The Collaborative International Dictionary of English v.0.48:
Penny \Pen*ny\, n.; pl. Penniesor Pence (p[e^]ns). Pennies
denotes the number of coins; pence the amount of pennies in
value. [OE. peni, AS. penig, pening, pending; akin to D.
penning, OHG. pfenning, pfenting, G. pfennig, Icel. penningr;
of uncertain origin.]
1. A former English coin, originally of copper, then of
bronze, the twelfth part of an English shilling in account
value, and equal to four farthings, or about two cents; --
usually indicated by the abbreviation d. (the initial of
Note: "The chief Anglo-Saxon coin, and for a long period the
only one, corresponded to the denarius of the Continent
. . . [and was] called penny, denarius, or denier."
--R. S. Poole. The ancient silver penny was worth about
three pence sterling (see Pennyweight). The old
Scotch penny was only one twelfth the value of the
English coin. In the United States the word penny is
popularly used for cent.
2. Any small sum or coin; a groat; a stiver. --Shak.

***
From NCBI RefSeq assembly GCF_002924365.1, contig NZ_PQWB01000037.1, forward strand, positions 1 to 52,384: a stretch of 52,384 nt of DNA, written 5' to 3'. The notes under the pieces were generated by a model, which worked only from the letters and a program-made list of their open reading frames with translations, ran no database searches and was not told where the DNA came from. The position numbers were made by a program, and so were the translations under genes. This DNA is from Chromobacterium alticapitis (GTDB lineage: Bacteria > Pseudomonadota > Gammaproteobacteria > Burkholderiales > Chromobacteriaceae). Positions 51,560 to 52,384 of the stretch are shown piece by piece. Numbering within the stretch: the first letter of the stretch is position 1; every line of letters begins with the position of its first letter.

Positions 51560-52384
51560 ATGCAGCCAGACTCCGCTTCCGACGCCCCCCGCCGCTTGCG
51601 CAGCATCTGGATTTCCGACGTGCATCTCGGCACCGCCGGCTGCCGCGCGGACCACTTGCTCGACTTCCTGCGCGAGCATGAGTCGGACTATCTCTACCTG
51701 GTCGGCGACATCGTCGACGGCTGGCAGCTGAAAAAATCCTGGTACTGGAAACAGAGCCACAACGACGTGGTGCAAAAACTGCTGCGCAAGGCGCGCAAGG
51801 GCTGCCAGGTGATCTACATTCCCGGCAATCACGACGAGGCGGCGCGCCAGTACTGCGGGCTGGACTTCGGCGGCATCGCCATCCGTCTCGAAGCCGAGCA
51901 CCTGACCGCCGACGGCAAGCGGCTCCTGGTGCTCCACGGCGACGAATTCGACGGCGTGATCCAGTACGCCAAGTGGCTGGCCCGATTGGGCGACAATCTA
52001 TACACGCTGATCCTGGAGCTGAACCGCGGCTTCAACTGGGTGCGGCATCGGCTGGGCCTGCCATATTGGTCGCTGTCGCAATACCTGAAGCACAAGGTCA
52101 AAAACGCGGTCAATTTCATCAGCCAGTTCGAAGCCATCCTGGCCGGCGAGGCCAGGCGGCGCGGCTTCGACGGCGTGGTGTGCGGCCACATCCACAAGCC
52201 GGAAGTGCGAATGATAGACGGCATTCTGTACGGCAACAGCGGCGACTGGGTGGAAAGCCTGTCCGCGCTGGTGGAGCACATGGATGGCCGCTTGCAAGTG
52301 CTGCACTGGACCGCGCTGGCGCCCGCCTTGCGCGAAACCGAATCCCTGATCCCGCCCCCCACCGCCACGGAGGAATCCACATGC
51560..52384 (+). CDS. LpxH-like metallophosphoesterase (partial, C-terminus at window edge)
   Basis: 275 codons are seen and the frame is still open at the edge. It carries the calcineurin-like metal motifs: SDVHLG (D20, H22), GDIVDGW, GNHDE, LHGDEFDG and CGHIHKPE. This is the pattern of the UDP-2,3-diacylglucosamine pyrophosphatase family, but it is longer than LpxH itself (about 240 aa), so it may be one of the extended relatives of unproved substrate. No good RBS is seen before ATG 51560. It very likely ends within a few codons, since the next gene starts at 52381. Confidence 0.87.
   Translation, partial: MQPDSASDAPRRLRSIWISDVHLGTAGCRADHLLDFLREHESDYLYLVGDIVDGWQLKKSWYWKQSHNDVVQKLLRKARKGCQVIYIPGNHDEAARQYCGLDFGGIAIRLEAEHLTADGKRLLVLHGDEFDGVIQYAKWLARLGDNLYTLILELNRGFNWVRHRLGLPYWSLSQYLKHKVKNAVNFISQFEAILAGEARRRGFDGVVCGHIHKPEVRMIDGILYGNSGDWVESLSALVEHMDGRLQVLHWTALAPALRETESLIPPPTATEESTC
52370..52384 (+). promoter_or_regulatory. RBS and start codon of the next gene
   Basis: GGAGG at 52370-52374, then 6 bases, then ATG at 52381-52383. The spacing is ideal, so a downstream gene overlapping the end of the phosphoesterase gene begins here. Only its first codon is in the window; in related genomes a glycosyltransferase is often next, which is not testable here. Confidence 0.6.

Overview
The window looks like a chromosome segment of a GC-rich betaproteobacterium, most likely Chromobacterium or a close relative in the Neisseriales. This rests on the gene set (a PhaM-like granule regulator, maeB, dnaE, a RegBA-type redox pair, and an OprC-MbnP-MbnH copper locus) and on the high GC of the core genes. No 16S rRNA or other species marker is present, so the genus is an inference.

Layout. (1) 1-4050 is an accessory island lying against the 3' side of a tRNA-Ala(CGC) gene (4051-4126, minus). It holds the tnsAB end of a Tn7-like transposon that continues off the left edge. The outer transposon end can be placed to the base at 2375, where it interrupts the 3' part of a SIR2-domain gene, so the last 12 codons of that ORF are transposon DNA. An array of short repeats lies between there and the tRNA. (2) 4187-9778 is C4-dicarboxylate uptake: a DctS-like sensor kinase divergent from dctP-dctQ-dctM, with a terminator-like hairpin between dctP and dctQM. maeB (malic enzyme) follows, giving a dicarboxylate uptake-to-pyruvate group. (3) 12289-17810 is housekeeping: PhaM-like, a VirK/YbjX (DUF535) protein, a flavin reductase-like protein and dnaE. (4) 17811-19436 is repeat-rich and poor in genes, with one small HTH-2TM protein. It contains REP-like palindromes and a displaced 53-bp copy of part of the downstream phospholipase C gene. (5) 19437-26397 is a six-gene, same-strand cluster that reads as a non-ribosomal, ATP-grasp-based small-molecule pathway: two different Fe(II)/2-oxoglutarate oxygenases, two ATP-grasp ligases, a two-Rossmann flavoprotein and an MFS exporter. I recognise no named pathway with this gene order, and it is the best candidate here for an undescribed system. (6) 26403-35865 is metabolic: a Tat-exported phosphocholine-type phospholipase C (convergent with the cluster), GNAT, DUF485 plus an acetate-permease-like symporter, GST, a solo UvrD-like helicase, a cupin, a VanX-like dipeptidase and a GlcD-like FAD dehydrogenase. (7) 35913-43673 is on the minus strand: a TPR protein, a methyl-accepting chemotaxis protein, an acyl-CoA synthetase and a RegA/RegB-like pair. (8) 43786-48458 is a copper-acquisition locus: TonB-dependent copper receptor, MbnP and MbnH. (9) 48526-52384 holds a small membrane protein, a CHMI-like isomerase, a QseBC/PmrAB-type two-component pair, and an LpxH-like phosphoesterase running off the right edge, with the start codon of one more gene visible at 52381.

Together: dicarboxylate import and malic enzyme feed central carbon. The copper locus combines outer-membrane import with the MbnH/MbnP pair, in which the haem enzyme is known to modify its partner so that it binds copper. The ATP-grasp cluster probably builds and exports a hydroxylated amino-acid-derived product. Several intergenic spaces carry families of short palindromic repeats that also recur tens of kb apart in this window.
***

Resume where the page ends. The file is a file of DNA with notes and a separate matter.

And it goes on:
3. Money, in general; as, to turn an honest penny.
What penny hath Rome borne,
What men provided, what munition sent? --Shak.
4. (Script.) See Denarius.
Penny cress (Bot.), an annual herb of the Mustard family,
having round, flat pods like silver pennies (Thlaspi
arvense). Also spelled pennycress. --Dr. Prior.
Penny dog (Zool.), a kind of shark found on the South coast
of Britain: the tope.
Penny pincher, Penny father, a penurious person; a miser;
a niggard. The latter phrase is now obsolete. --Robinson
Penny grass (Bot.), pennyroyal. [R.]
Penny post, a post carrying a letter for a penny; also, a
Penny wise, wise or prudent only in small matters; saving
small sums while losing larger; penny-wise; -- used
chiefly in the phrase, penny wise and pound foolish.